Rep. Elijah Cummings (D-Md.) said he believes President Barack Obama can count on another historic turnout of black voters in 2012, despite flagging enthusiasm for his presidency among some liberal groups.
Black voters "feel that the president is going up a mountain of ice. They feel that he has done miraculous things under the greatest of opposition," Cummings said. "They will want him to serve another term. Because I think most of them realize this is probably a once-in-a-lifetime situation," Cummings said.
"And to be frank with you, you know, for African-American people, this president, President Obama winning means so much more than most people can even imagine."
Since Obama's inauguration, the black community has begun to see significant transformations, Cummings explained. Prior to his election, the presidency was not something black men and women viewed as an achievable goal for themselves or their children.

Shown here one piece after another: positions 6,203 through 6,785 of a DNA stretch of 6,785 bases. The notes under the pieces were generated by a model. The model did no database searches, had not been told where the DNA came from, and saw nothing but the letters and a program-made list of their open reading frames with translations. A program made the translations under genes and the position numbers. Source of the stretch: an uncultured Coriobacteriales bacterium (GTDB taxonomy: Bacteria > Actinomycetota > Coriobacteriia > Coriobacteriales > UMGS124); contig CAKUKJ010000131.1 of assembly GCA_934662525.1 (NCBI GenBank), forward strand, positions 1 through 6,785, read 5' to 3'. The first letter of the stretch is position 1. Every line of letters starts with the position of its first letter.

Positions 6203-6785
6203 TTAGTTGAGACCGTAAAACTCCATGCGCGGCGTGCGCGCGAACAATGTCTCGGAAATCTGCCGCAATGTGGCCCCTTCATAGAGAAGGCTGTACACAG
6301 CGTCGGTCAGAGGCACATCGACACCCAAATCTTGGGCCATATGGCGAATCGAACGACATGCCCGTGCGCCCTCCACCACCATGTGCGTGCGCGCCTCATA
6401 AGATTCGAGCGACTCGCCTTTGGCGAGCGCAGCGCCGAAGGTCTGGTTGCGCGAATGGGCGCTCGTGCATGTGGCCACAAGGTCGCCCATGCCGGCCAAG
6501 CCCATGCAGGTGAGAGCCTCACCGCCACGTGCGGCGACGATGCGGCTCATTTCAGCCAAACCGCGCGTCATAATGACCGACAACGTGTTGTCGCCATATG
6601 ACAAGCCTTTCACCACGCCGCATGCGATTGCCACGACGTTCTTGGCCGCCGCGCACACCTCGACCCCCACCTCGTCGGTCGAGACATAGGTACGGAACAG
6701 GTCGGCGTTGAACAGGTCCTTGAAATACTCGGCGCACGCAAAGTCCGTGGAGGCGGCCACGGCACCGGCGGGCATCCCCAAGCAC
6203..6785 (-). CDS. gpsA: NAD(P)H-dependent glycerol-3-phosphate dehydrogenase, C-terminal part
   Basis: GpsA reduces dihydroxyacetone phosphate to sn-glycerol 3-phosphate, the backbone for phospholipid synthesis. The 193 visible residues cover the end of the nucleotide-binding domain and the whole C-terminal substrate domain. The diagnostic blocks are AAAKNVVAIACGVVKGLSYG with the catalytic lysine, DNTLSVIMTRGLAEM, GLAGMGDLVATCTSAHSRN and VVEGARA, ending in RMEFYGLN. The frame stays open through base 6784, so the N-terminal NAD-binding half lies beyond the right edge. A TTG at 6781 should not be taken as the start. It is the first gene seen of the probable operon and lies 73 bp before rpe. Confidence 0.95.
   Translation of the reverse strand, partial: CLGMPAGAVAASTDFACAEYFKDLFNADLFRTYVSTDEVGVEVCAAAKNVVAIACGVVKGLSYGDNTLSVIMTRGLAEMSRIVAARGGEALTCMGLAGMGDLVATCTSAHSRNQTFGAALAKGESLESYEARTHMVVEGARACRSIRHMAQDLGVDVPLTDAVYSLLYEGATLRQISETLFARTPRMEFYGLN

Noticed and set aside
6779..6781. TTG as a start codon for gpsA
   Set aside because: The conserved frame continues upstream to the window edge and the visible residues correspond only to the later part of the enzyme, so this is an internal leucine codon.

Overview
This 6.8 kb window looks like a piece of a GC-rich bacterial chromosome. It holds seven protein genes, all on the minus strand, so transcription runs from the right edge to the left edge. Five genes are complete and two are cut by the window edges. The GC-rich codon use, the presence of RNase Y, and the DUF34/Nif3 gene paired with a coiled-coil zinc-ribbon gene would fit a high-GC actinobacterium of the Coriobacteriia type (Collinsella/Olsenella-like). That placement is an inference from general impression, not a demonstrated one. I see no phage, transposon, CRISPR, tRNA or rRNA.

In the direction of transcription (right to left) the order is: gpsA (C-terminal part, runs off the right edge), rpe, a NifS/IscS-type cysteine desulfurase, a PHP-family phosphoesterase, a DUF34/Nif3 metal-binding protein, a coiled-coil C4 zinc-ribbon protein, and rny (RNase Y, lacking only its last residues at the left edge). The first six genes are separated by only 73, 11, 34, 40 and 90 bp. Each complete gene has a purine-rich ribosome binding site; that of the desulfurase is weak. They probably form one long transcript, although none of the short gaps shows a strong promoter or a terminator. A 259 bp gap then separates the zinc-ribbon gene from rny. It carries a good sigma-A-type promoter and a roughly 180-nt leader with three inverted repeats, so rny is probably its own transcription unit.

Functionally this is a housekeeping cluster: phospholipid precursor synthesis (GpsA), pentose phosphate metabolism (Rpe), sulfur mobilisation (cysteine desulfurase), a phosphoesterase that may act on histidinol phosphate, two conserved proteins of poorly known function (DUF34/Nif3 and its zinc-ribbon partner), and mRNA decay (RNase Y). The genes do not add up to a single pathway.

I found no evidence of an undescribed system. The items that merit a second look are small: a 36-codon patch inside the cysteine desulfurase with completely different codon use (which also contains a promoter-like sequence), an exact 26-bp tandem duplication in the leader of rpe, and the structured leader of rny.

But now, Cummings said, "We notice an interesting thing in Baltimore where the drop-out rate among African-American males has gone down — in other words, it's much better now. And it's significantly better, and when I talk to the kids, they now see this guy who looks like them and they are saying, 'We have no excuses, we can do this.'"
Black voters have also become significantly more engaged in the political process generally, which should help Obama, Cummings said.
"You have my mother, who [is] 85, never watched CNN or MSNBC, and she is calling me every other day. 'Make sure you look out for the president.' 'You know you better vote for that thing ...' I didn't even know my mother watched CNN. Next thing she'll be reading Roll Call," he joked.
Rep. Christopher H. Smith, R-N.J., left, David Goldman, center, and Arvind Chawdra right, attend a news conference in the Rayburn House Office Building on international child abduction. Goldman and Chawdra are fathers whose children were abducted by their mothers and taken abroad.
Each year since 1990, CQ Roll Call has reviewed the financial disclosures of all 541 senators, representatives and delegates to determine the 50 richest members of Congress. This year's report, derived from forms covering the calendar year 2012, shows it took a net worth of $6.67 million to crack the exclusive club.